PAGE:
Reference is made to the article, “UK calls on regional countries to support FDLR disbandment” (The New Times, January 10).
I’m sometimes at a loss of words when diplomacy negates the truth.
Honestly, should we expect any serious intervention or action with South Africa and Tanzania in the lead in as far neutralising FDLR is concerned? Do we really need microscopic lenses to tell that they are part and parcel of the negative forces by design?
Bravo to the Angolan Government for cancelling the unnecessary umpteenth talking shop convened by Jacob Zuma, the South African President, as SADC security and defence organ chair, on 15th this month allegedly to discuss what to do now that the FDLR génocidaires have shown they have no intention to voluntarily disband. The time for talking ended long ago. Time for action is now.
However, as long as initiating military action to disarm and disband the genocidal FDLR is conditioned on DR Congo President Joseph Kabila giving the go-ahead and the military action itself supposed to be undertaken by the FARDC, Monusco or the Tanzanian and South African-dominated FIB, there is almost certainly no likelihood of effective military action to dismantle this band of genocidal murderers.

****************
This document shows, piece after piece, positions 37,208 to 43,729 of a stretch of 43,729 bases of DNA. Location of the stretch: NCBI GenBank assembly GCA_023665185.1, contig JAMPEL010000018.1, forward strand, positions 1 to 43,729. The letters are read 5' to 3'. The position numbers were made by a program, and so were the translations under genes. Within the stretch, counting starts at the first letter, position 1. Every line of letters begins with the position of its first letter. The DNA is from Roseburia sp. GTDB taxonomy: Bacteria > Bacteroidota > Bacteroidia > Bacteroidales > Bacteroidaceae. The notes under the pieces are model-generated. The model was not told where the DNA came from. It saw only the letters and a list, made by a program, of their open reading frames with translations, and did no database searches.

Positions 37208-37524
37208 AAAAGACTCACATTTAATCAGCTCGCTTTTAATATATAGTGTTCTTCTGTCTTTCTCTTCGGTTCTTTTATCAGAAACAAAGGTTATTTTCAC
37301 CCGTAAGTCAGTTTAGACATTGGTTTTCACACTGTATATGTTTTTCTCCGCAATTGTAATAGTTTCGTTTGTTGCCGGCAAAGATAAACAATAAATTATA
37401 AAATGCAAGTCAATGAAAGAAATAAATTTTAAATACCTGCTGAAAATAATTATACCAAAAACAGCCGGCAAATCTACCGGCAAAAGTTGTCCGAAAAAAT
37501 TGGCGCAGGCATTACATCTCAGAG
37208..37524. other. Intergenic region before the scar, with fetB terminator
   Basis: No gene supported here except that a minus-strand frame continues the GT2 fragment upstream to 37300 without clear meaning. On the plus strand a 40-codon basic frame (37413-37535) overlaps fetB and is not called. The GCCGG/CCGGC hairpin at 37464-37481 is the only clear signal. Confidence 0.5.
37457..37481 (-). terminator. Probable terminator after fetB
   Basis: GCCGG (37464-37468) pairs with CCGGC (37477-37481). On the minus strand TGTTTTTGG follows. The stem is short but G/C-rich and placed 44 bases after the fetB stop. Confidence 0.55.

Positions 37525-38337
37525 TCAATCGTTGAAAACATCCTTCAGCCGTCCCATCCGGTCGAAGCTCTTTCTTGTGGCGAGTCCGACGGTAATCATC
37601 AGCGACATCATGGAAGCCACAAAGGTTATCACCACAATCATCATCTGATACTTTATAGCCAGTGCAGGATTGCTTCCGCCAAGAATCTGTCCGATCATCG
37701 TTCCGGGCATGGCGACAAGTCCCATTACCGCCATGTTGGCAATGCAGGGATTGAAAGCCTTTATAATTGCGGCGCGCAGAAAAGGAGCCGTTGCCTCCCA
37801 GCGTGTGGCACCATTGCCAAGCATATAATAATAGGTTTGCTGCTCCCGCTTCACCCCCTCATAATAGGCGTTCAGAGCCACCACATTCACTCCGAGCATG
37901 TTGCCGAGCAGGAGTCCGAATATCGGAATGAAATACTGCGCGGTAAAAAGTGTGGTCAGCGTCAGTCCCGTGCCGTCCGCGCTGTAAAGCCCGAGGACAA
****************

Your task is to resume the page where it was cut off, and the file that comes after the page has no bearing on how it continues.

President Jakaya Kikwete of Tanzania and his government have made it clear they look very kindly at these génocidaires and are prepared to give them diplomatic and political support. Zuma and his government are less vocally supportive of the genocidal FDLR, but are allied to the FDLR’s RNC allies whose senior leadership Pretoria hosts. The FARDC is heavily infested with members of the FDLR and will therefore not take any serious action against a group from which they draw their most motivated, and arguably most effective, shock troops.
As for the rest of Monusco, well, enough said: President Museveni described them best—they are no more than military tourists.
In view of the refusal, reluctance or inability of the current forces in eastern DRC to tackle and militarily disband the genocidal FDLR, those forces should get out of the way and let other more motivated and capable contingents from the region undertake the task.
And certainly, the UN Security Council should not be extending the mandate of the Monusco-FIB contingents that have either demonstrated their incompetence, inability or lack of interest in executing the Council’s mandate to eliminate the FDLR menace from eastern DR Congo.
Any likelihood of this as long as France holds the UN Security Council pen for the Great Lakes of Africa or Mr. Hervé Ladsous of France is in charge of UN peacekeeping? We should not be too hopeful, even though we might yet be pleasantly surprised.